“We are going to be taking a break from the book of Judges for the next few months, kind of. I say ‘kind of,’ because the book of Ruth opens with the phrase In the days when the judges ruled. So while we are moving to a different book, with a different flavor, we are not actually moving to a different time period. This means that I can basically skip doing a historical introduction to Ruth because we have been doing it for the last 6 months. The land is in chaos, every man does what is right in his own eyes.
As we have moved through Judges, we have witnessed larger than life characters, but now we view the land of Israel under a microscope. We go from viewing the nation as a whole, to looking at the life of a single family in the midst of it. This is necessary for us, because most of us will not lead large armies, destroy foreign nations, or kill 600 people with an oxgoad. ALL of us have the opportunity to live a quiet life to the glory of God. So in many ways, the book of Ruth serves to humanize the time of the Judges. Real people were living real lives amongst the chaos.
But Ruth does more than humanize the chaos, it also serves to personalize God. I am not talking about making the God of the universe our own personal Jesus. But Ruth serves as a reminder to us that the God who spoke the world into existence, who set the stars ALL OF THEM, in their course, the God who is raising up nations and destroying others, is also actively at work in the lives of individuals. Not just in the hearts of heroes, but in the plain, ordinary dealings of plain, ordinary people. Which serves to make our lives a little less plain. We can no longer sit back saying: I’m no hero. We need to ask what God is working out in our lives, and what He may be calling us to.” — Excerpt from HOPE in Suffering Sermon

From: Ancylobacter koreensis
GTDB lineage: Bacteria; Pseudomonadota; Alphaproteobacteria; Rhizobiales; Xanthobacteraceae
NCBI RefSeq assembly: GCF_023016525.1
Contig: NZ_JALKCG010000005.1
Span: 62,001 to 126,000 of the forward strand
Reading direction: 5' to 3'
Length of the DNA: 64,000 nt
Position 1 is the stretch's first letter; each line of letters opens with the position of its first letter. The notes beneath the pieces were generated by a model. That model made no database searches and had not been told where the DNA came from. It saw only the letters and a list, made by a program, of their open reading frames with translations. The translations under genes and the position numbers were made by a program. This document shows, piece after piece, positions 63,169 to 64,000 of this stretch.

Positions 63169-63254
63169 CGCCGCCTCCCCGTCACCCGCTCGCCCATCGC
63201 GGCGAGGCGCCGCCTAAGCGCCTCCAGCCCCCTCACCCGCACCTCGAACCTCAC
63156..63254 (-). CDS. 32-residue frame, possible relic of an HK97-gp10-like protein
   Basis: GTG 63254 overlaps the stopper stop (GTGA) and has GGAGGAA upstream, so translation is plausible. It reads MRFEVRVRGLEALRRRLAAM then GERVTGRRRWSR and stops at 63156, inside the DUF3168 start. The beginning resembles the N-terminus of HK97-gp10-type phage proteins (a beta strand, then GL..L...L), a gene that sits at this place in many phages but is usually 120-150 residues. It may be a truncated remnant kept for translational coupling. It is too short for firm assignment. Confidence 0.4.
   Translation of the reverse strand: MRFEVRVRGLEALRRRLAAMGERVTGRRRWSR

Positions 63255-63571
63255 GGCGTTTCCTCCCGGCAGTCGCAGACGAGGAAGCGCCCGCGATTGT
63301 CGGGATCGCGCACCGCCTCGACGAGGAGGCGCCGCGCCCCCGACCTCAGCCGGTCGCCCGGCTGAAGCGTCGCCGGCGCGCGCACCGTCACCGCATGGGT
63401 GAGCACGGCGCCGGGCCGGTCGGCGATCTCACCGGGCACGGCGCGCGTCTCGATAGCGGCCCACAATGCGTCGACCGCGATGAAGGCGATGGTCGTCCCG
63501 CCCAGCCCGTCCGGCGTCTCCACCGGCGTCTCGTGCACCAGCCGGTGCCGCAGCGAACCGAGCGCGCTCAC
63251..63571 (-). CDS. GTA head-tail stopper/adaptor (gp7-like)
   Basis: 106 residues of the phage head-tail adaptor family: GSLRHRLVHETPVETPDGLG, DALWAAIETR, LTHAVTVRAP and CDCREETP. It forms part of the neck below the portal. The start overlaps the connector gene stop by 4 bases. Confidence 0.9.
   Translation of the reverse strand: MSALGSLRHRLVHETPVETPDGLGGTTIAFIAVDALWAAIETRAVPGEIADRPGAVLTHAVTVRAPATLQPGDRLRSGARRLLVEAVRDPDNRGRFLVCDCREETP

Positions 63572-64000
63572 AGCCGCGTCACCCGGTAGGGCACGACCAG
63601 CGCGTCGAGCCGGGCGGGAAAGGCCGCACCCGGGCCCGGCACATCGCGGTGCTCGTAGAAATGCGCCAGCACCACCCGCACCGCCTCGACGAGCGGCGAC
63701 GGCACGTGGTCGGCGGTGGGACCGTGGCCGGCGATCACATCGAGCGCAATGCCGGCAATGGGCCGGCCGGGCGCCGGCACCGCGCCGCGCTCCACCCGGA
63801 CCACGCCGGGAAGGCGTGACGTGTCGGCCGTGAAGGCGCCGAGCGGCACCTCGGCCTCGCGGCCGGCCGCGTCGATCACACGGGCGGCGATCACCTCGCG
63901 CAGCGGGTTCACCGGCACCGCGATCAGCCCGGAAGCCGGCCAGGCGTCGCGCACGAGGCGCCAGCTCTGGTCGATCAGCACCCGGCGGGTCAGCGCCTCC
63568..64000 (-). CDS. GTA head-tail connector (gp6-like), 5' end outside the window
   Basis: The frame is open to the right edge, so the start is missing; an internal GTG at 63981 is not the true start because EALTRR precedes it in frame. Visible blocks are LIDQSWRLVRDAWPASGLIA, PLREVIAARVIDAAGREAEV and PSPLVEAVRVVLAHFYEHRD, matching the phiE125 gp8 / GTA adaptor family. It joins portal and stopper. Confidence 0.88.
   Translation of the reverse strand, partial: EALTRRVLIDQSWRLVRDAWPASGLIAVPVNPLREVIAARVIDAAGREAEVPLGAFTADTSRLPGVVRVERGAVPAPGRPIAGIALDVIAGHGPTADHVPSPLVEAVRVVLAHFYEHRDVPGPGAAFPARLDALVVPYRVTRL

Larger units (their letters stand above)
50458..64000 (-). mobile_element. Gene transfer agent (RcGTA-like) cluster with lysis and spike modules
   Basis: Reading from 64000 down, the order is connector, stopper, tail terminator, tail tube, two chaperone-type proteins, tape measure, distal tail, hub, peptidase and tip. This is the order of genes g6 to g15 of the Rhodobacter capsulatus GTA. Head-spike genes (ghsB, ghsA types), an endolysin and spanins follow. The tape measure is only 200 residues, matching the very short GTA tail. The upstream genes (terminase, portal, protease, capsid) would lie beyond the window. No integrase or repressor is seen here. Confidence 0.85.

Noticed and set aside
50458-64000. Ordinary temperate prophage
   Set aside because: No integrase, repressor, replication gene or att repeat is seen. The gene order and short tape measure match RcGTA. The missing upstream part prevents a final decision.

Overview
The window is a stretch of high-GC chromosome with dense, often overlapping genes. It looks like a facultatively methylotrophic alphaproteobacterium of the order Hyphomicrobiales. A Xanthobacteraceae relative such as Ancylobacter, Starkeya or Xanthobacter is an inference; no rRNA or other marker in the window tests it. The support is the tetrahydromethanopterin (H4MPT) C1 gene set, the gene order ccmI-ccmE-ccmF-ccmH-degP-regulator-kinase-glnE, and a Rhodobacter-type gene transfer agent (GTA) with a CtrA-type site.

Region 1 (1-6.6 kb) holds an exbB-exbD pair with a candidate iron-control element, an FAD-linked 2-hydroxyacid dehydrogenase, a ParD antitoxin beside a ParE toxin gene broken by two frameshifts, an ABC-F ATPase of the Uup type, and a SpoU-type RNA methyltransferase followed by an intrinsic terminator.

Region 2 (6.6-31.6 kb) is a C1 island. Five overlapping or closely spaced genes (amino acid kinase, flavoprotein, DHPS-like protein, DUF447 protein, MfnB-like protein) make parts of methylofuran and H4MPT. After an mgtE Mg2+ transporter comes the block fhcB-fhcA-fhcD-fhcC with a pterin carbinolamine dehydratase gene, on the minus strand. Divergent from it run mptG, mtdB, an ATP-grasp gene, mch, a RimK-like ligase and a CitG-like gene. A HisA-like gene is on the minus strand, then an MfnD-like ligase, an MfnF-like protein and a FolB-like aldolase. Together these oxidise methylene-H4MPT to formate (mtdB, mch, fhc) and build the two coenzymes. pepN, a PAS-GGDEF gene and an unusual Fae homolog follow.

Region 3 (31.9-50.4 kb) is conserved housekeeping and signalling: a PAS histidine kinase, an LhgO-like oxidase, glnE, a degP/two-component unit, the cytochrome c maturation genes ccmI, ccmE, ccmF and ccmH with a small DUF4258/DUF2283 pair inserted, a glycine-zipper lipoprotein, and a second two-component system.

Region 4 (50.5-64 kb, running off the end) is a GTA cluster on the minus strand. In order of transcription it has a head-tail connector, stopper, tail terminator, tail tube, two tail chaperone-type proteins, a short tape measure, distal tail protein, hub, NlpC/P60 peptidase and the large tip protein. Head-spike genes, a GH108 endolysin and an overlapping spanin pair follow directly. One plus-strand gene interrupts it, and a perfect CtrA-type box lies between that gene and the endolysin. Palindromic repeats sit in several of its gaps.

HOPE in Suffering | Text
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HOPE in Action | Text
HOPE in Redemption | Text